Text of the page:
* Britain and Germany push for limits on ECB as bank
* No deal on supervision in sight as EU finance ministers
* EU countries to tackle other divisive issues such as bank
By John O'Donnell and Robin Emmott
BRUSSELS, Nov 13 EU finance ministers will seek
on Tuesday to break an impasse over a new regime to supervise
banks, but with much of the plan contested and time running
short to agree, the European Union risks seeing this centrepiece
So far, countries in the euro zone have attempted to contain
the financial crisis with piecemeal measures. The banking union
is the first concerted attempt to integrate the bloc's response
to problem lenders to win back confidence.
Finance ministers from the bloc's 27 countries will attempt
to advance talks on divisive questions such as the scope of the
European Central Bank's powers and breadth of the scheme that
would be a first step in a banking union.
"The issues are highly technical, politically charged and
running up against deadlines, but we must seek to reach
compromises to chart a path out of the crisis," said a senior EU
diplomat involved in the talks.
Some officials are worried that the banking union construct
is already crumbling in the face of powerful opposition both
within and outside the euro.
Germany, the leading economy in the euro zone, wants the
ECB's oversight curtailed to top banks while Britain, the
biggest country outside the euro, wants to stop the central bank
from taking decisions that infringe on its interests.
The prospect that the scheme will be watered down threatens
to undermine confidence in the euro and its flagging economies,
recently lifted by a pledge from the ECB to support stricken
countries with bond-buying if certain conditions are met.
"Britain's concern is legitimate," said the EU diplomat.
"But the problem is how to give the United Kingdom a voice when
it also wants to be able to block any rules it doesn't like.
That's a political problem."
Making the ECB the supervisor for lenders chiefly in the 17
countries that use the euro would be the first of three pillars
in a banking union and one EU leaders have committed to complete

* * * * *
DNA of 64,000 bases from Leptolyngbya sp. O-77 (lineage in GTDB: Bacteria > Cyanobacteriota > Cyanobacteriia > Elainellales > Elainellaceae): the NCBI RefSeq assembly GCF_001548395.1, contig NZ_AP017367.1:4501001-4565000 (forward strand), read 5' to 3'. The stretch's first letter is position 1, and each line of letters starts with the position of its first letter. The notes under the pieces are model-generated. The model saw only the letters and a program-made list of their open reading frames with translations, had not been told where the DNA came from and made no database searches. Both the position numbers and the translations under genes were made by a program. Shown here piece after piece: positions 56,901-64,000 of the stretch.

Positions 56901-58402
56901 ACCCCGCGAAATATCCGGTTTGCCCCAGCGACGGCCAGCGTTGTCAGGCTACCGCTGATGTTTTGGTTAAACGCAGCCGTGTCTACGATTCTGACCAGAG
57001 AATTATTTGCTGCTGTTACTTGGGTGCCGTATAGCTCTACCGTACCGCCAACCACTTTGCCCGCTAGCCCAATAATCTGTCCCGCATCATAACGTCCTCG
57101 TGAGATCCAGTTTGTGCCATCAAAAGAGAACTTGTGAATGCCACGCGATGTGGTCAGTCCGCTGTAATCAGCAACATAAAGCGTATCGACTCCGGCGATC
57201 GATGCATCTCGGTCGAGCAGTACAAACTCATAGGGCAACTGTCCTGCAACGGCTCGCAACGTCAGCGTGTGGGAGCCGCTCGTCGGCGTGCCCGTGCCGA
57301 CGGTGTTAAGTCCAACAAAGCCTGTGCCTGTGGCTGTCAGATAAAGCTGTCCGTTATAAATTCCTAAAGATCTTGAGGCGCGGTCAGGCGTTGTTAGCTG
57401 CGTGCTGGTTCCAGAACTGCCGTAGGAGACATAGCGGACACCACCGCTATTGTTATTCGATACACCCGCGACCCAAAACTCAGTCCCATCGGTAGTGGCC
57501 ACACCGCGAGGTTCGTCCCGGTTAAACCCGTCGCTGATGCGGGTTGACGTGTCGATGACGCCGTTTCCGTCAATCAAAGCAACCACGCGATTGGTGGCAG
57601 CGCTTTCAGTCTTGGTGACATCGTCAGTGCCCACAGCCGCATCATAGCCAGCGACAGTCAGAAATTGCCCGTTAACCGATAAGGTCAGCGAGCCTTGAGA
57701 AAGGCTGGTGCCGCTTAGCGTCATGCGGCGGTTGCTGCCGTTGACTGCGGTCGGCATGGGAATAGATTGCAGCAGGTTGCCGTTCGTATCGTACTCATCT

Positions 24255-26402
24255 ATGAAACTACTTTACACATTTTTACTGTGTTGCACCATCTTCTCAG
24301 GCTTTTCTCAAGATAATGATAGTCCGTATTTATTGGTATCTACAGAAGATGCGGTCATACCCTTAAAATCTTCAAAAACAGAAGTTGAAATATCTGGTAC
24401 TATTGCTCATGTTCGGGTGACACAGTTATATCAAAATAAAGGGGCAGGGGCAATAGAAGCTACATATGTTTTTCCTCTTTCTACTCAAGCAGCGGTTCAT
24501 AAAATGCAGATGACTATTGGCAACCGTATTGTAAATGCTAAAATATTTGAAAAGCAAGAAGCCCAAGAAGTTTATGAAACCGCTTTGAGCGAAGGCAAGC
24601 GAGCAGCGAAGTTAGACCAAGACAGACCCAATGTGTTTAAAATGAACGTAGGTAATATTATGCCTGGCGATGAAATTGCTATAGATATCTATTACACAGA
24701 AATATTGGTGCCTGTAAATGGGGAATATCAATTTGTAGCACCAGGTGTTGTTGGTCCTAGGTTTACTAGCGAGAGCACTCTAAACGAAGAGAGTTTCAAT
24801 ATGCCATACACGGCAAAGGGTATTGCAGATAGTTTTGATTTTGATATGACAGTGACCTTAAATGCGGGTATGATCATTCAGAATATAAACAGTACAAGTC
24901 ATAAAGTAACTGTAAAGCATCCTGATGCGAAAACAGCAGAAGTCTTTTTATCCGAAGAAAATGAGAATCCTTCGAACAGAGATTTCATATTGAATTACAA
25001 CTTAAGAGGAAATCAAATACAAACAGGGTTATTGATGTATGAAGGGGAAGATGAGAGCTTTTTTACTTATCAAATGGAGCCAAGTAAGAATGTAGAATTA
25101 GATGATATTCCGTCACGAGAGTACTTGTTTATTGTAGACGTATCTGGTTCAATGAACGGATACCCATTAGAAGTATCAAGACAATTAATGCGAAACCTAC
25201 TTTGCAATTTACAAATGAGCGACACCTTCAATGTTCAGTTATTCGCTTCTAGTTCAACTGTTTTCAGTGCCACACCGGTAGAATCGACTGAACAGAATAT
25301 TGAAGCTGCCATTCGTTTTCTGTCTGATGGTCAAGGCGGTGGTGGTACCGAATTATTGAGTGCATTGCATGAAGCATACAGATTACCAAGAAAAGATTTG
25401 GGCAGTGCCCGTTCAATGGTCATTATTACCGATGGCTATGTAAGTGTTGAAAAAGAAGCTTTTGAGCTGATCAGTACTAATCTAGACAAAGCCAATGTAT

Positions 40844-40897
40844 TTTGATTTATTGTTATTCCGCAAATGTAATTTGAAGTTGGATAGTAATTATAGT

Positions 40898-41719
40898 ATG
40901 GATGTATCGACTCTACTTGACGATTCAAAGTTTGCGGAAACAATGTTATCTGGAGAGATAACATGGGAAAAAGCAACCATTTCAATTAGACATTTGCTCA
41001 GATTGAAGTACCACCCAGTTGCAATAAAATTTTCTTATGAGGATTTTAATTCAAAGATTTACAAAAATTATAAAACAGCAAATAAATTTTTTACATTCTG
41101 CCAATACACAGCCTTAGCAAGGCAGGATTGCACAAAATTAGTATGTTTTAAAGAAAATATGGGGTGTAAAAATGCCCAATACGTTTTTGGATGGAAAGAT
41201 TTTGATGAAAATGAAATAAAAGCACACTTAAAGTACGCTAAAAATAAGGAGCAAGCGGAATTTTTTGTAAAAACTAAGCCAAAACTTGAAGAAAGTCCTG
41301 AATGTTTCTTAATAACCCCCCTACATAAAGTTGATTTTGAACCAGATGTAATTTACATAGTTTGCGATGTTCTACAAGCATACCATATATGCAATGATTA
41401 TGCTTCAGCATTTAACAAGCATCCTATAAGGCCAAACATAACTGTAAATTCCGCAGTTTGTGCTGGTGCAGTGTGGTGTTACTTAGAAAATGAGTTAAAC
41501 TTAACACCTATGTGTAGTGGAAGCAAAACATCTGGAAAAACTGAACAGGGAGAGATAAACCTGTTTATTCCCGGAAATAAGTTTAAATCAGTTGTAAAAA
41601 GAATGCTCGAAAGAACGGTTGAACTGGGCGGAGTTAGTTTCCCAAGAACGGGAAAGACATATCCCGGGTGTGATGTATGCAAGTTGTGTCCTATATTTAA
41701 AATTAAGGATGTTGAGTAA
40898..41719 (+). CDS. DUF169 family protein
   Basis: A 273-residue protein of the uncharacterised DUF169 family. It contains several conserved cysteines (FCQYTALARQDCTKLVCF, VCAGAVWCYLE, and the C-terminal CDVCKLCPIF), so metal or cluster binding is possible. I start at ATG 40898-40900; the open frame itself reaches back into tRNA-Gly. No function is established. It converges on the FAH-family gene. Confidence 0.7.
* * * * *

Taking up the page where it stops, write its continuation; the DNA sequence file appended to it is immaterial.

by this year.
This would allow the euro zone's rescue fund, the European
Stability Mechanism, to help troubled lenders directly rather
than via their governments, breaking with the previous ad hoc
approach where smaller states such as Ireland were left to solve
their banks' problems alone.
Complementing this new regime of supervision with two
additional pillars -- a central scheme to wind down banks and a
combined means of deposit protection to prevent bank runs --
would complete the banking union, underpinning lenders and the
Spain, which is hoping to share the cost of its bank bailout
with stronger euro zone countries, underscored the significance
of a banking union on Monday.
"For Spain, the economic recovery is difficult, near
impossible until the doubts surrounding the euro are resolved
... so the Spanish government is convinced that banking union is
fundamental," Spain's Economy Minister Luis De Guindos told
members of the European Parliament in Brussels.
But some officials in Brussels are growing increasingly
alarmed by British and German opposition.
"We don't want a banking supervisor that doesn't have any
teeth," said one official. "It should not be a coordinating
body. The final decision must be made by the ECB and that goes
for small banks as well as systemic ones."
Britain has proposed a means for countries outside the
banking union to stop the ECB taking decisions that could affect
their interests. Since Britain would dominate this group, many
countries see this as London effectively demanding a veto and
Germany, which wants to keep primary oversight of the
country's community savings banks, is pushing to limit the ECB's
remit to systemically important banks.
It is also worried that the more banks are included in the
scheme, the higher the potential cost when, as is ultimately
planned, supervision is backed up by a central fund to pay for
the closure of troubled lenders. Germany, Europe's largest
economy, would have to foot a large part of any such bill.
The EU ministers will also discuss new rules governing the
amount of capital banks must set aside to cover unpaid loans and
other risks as well as a proposal, backed by Germany but opposed
by Britain, to cap bankers' bonuses at three times their salary.